All Things Soldier: The Wounded Warrior’s Wedding

12-3-2015 10-06-31 AM12 years ago, 32 year old Dudu Shevy was serving in the Israeli Defense Force when he was paralyzed from the waist down in a non-combat related auto accident. Since that time, he has been in a wheelchair, and had adjusted to seeing everything and everyone from that level. He built a life, fell in love, and at the very end of November, he was married.

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The custom in Jewish weddings is for the groom to walk down the aisle and meet the bride, so of course, she and all of their family and guests expected to see the undaunted Devy roll expectantly down the satin runner that ran the length of the aisle and up a few steps to the huppah, or nuptial canopy.

Raucous applause broke out when Devy began to walk down the aisle with the aid of some technology developed in Israel called the Rewalk Robotics exoskeleton system. The Times of Israel describes the technology as follows:
“ReWalk allows independent, controlled walking similar to that of an able-bodied person, as computers and motion sensors do the ‘heavy lifting.’ The system controls movement using subtle changes in center of gravity, mimics natural gait and provides functional walking speed, enabling even paraplegics to move independently — and even to run marathons, as one paralyzed woman did several years ago.”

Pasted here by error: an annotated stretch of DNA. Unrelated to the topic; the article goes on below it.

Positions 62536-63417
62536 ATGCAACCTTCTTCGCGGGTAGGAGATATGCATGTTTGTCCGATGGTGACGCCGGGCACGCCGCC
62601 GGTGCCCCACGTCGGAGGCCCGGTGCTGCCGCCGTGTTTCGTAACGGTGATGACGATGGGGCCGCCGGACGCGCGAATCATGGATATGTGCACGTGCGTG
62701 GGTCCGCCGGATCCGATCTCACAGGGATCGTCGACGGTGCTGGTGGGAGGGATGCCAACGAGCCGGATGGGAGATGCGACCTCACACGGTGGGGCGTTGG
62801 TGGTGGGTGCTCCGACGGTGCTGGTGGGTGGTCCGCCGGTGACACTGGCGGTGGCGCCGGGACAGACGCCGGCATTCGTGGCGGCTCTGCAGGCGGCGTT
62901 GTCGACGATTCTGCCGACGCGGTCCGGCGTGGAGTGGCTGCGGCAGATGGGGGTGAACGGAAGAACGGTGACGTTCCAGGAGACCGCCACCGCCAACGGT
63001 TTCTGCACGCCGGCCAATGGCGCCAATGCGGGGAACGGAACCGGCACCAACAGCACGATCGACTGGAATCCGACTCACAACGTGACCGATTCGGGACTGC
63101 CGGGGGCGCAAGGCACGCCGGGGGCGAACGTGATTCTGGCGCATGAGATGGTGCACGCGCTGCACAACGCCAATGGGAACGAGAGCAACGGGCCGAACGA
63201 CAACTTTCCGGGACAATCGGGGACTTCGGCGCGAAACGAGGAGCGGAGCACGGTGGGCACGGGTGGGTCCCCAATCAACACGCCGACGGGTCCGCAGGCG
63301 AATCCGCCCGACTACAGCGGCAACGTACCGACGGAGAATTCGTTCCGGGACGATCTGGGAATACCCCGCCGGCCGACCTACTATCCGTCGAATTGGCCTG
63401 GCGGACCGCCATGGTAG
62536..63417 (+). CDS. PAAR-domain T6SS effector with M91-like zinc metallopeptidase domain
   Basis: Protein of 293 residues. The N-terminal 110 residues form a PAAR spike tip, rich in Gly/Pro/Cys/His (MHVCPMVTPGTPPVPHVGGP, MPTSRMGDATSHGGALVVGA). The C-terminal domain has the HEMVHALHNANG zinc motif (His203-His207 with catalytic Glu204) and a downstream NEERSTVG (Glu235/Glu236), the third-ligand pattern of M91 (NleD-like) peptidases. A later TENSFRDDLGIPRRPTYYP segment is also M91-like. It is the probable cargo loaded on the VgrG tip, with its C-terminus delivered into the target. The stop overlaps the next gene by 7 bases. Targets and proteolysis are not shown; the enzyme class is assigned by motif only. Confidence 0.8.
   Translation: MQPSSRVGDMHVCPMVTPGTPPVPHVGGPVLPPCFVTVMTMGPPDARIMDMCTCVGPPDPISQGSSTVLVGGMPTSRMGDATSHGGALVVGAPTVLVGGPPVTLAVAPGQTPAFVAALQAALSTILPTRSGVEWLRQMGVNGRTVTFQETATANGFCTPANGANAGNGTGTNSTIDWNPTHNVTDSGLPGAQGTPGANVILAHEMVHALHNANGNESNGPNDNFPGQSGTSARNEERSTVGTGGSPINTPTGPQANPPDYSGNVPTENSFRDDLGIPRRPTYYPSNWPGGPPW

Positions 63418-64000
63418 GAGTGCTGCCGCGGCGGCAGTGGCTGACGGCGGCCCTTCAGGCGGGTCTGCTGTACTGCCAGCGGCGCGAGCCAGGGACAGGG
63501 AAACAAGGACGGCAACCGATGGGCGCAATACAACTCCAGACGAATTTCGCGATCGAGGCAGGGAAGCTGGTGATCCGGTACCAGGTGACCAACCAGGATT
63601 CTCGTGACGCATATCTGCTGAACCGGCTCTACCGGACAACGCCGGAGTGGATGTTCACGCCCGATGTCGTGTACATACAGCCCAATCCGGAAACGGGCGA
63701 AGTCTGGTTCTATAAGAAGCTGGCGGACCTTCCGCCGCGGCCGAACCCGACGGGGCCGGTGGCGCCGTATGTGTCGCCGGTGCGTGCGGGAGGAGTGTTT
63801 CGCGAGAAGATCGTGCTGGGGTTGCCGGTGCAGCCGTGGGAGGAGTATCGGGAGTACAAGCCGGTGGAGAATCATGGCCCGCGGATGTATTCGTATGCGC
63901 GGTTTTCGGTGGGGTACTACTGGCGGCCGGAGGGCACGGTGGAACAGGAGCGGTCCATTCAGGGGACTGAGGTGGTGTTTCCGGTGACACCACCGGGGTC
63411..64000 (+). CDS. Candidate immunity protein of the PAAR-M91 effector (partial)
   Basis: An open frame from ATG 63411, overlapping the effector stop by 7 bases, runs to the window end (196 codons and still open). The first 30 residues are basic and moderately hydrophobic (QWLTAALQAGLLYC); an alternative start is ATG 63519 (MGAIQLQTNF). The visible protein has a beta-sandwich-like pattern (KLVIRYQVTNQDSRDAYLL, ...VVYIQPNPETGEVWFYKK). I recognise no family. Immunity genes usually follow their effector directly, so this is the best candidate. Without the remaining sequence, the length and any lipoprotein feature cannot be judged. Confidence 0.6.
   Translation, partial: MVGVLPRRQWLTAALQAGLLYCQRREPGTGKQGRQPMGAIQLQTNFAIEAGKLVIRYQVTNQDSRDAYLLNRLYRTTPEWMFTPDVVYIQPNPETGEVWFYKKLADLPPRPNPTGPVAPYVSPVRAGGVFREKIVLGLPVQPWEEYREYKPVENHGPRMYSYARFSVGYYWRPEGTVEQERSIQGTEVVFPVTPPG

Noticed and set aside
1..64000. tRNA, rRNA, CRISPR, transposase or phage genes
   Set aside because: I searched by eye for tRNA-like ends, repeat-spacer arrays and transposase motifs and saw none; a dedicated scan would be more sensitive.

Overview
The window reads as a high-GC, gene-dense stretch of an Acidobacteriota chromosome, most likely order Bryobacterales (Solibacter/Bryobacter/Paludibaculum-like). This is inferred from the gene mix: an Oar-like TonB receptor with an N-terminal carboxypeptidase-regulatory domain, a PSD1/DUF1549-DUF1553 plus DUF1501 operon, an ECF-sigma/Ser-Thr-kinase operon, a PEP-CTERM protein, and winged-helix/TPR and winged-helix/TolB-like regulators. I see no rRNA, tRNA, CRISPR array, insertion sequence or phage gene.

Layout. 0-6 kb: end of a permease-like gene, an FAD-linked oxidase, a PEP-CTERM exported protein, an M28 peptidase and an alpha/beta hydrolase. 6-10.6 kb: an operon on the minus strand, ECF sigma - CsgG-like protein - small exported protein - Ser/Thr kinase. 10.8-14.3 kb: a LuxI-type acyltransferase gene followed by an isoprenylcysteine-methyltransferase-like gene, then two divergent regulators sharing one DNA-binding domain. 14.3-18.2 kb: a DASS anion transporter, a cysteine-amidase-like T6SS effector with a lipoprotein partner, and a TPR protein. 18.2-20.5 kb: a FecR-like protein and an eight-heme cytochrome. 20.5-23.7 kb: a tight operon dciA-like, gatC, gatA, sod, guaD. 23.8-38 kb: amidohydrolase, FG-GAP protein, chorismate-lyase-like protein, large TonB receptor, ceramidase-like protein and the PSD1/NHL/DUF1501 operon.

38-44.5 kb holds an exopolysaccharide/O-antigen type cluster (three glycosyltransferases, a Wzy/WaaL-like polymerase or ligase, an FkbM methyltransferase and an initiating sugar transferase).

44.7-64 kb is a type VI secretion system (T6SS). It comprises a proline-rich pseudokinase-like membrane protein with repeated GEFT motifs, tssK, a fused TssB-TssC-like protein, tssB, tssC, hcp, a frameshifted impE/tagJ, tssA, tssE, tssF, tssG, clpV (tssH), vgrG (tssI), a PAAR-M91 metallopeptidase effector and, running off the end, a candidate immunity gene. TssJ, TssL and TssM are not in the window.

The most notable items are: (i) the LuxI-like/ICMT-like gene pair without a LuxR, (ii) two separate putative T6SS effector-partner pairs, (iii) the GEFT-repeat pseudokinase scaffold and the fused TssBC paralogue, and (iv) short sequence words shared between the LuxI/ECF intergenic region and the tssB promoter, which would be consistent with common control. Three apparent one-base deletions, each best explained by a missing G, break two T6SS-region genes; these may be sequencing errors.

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The device first learns and records the movements of the would-be walker, and then helps the legs move by way of remote control. It has also been used in the United States to assist Wounded Warriors, and each unit costs about $65,000 USD.

Dudu needed a bit of help from his personal trainer, who was literally behind him all the way, but Mr. Shevy made it all the way down the aisle, up the stairs, stood for the ceremony, and after the wedding was over, returned the Rewalk, which had been loaned to him.

Here’s the back story: One day, Dudu was watching the news, and saw the story of the man who developed the Rewalk technology. The inventor himself was paralyzed, and the IDF made it possible for Dudu to practice in secret, so that his debut on his wedding day would be a surprise to all. The Israeli Defense Ministry paid for the 3 months of training that it took for Dudu to pull off the surprise.

“Just walking. It was different, just seeing everyone at eye-level and not chair-level. It was totally different,” Shevy told the Channel 2 News in Israel. “It was really wonderful.” He also said, “People were very moved to see me walking.”

I can’t imagine the joy and surprise of Mr. Shevy’s bride, his family, and the guests. But I do know, with the beginning of Hannukah in just a couple of days, this story in the “Season of Light” should give us all reason to rejoice that our relationship with the Israelis has withstood the unprecedented strain between our leaders, is benefitting our soldiers and theirs, and is giving hope where previously there was none.
By: Ali Elizabeth Turner